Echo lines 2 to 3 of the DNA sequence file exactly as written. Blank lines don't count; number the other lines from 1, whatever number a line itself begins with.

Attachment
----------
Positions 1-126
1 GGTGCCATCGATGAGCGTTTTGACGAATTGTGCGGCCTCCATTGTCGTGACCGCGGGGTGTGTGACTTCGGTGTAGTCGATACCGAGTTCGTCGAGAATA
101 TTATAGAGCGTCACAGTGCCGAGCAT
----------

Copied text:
1 GGTGCCATCGATGAGCGTTTTGACGAATTGTGCGGCCTCCATTGTCGTGACCGCGGGGTGTGTGACTTCGGTGTAGTCGATACCGAGTTCGTCGAGAATA
101 TTATAGAGCGTCACAGTGCCGAGCAT